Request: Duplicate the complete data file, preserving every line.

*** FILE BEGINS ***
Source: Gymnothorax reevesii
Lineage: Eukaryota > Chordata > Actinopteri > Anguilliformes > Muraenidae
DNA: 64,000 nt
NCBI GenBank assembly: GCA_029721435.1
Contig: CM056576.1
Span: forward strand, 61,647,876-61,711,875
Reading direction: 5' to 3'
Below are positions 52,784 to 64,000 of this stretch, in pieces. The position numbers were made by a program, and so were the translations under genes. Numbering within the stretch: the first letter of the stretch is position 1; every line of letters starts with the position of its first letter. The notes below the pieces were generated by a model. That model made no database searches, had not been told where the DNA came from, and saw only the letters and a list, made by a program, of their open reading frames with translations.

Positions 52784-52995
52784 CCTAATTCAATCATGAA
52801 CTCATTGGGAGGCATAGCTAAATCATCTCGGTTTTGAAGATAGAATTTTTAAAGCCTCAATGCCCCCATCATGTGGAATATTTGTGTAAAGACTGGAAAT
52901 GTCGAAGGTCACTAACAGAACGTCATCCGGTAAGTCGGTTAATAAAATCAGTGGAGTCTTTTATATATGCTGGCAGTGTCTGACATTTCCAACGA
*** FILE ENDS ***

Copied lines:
Source: Gymnothorax reevesii
Lineage: Eukaryota > Chordata > Actinopteri > Anguilliformes > Muraenidae
DNA: 64,000 nt
NCBI GenBank assembly: GCA_029721435.1
Contig: CM056576.1
Span: forward strand, 61,647,876-61,711,875
Reading direction: 5' to 3'
Below are positions 52,784 to 64,000 of this stretch, in pieces. The position numbers were made by a program, and so were the translations under genes. Numbering within the stretch: the first letter of the stretch is position 1; every line of letters starts with the position of its first letter. The notes below the pieces were generated by a model. That model made no database searches, had not been told where the DNA came from, and saw only the letters and a list, made by a program, of their open reading frames with translations.

Positions 52784-52995
52784 CCTAATTCAATCATGAA
52801 CTCATTGGGAGGCATAGCTAAATCATCTCGGTTTTGAAGATAGAATTTTTAAAGCCTCAATGCCCCCATCATGTGGAATATTTGTGTAAAGACTGGAAAT
52901 GTCGAAGGTCACTAACAGAACGTCATCCGGTAAGTCGGTTAATAAAATCAGTGGAGTCTTTTATATATGCTGGCAGTGTCTGACATTTCCAACGA